When Stacey Turmel placed an order online with Davida, an English motorcycle accessory company, she was looking for protective gear with style and comfort.
But after plunking down $255 for a two-tone Deluxe Jet helmet, she found herself dragged into the shadowy world of global jihad.
Turmel, a St. Petersburg lawyer, has learned that she was among several Davida customers whose personal and credit information was placed on a public Web site – 3asfh.net. The site, hosted temporarily by a Tampa-based Web-hosting company, has been used to exchange information on hacking by people waging war in the name of Islam.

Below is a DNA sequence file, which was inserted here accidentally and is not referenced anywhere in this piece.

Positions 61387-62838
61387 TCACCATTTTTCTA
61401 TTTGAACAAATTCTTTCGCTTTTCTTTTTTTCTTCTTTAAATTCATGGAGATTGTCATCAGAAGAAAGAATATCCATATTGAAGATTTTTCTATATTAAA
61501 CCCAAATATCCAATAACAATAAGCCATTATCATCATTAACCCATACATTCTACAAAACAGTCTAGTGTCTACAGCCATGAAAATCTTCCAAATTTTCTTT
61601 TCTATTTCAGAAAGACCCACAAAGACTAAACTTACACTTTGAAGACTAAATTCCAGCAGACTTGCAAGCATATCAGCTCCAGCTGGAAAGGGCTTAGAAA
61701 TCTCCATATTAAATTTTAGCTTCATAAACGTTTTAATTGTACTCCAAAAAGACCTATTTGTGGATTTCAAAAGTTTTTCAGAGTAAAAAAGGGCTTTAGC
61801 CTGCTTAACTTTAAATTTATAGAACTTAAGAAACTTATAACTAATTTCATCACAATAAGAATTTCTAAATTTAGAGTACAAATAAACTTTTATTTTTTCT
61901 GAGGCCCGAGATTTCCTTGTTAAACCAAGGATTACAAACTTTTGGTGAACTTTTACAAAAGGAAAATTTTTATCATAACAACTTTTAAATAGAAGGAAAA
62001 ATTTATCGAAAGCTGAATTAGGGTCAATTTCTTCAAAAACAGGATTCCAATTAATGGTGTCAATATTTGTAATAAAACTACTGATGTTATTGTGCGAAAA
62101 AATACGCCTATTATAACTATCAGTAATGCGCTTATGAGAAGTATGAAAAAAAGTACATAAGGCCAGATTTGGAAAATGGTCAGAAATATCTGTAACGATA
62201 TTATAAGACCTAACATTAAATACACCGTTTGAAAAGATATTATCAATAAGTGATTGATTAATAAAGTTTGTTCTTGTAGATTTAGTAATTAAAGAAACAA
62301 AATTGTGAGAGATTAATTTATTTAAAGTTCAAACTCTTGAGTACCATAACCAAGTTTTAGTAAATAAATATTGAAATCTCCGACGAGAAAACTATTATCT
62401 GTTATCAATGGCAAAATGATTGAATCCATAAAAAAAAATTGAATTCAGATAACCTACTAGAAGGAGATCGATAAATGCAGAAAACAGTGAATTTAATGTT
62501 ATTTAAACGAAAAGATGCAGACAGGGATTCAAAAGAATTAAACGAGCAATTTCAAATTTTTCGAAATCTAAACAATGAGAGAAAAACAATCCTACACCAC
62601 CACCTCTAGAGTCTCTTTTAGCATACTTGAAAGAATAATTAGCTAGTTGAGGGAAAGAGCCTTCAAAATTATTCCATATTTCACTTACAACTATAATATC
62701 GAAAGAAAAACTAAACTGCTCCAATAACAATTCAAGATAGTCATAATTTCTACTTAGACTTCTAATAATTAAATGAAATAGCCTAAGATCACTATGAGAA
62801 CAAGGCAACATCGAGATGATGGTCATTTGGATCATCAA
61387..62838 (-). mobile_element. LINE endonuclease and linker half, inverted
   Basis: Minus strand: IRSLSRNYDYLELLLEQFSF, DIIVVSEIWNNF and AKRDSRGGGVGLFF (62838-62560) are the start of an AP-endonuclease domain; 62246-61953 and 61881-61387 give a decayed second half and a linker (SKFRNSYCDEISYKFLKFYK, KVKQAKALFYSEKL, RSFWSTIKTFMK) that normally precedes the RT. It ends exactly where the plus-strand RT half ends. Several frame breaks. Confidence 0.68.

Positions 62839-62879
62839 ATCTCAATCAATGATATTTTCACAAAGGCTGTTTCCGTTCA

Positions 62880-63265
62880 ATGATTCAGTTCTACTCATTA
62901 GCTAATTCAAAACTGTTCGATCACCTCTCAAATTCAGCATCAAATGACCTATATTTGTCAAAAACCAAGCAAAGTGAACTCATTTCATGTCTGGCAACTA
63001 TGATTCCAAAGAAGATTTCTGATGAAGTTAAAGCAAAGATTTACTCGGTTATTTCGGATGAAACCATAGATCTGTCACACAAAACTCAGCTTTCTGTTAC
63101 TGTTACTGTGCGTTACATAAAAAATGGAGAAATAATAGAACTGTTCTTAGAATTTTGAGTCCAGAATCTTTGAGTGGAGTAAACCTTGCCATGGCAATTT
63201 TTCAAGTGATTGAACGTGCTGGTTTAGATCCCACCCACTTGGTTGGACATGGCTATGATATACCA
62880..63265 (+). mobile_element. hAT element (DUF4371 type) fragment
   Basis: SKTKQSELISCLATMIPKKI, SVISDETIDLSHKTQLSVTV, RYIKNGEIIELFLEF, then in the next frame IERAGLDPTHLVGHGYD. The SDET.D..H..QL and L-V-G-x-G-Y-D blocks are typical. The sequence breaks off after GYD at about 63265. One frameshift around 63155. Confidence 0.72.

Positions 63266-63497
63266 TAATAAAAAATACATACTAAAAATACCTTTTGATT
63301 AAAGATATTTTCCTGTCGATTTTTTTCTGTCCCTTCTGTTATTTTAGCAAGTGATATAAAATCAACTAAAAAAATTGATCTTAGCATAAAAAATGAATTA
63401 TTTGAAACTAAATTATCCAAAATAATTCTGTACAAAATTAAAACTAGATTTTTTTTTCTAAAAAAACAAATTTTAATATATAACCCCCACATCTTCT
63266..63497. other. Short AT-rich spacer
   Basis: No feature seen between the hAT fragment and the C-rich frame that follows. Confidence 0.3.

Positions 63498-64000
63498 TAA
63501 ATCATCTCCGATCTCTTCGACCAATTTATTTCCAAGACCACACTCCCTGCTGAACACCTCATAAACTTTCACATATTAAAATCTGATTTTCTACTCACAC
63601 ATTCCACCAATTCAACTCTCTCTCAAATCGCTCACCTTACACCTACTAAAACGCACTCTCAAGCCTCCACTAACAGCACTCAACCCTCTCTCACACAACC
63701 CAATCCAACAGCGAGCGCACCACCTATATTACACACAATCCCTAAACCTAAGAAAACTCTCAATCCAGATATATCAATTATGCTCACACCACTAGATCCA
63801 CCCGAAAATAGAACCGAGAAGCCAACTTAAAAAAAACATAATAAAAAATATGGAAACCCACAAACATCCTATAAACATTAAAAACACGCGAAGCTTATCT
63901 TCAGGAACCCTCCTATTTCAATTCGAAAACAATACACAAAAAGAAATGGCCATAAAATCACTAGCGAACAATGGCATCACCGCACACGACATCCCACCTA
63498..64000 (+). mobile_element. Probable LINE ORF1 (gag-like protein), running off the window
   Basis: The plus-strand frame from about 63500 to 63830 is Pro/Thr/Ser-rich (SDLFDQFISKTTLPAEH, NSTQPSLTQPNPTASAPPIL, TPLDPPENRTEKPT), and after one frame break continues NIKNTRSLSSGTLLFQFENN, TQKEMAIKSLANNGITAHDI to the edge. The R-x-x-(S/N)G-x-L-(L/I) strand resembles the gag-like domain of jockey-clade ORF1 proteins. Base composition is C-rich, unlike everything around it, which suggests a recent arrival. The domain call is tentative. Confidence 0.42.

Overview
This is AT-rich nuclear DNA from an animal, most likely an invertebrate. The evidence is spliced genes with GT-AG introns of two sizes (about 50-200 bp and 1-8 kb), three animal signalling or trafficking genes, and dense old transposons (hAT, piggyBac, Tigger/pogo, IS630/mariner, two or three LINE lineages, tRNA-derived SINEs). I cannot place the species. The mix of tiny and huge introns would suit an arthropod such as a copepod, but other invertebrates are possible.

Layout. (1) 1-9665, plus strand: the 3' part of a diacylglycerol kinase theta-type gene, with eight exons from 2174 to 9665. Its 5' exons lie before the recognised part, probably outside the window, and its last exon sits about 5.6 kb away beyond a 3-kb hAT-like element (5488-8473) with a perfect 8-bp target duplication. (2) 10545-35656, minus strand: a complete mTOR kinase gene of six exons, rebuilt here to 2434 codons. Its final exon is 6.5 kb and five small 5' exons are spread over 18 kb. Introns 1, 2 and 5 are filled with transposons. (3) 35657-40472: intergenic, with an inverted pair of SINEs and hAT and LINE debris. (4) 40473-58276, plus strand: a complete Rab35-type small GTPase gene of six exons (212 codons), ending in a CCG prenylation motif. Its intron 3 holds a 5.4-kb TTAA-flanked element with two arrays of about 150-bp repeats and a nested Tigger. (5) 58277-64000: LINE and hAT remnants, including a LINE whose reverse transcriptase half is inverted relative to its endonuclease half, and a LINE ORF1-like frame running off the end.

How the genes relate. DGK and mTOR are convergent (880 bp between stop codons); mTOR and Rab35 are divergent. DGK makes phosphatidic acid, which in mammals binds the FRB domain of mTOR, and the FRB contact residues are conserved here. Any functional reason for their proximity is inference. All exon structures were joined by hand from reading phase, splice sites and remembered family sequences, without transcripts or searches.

“It was scary to find out that jihadis had my personal information,” Turmel said.
Her loss was modest. After checking records in the spring of 2002, she found several small charges she did not make – none more than $40, but other victims discovered attempts to charge more than $1,000.
Investigators and Internet security experts say much more is at stake.
Computer hackers – from wayward teens to organized crime syndicates to groups associated with al-Qaida – steal hundreds of billions of dollars every year. Hack attacks such as the one against Turmel are a key weapon of global jihad, experts say.
Read it all.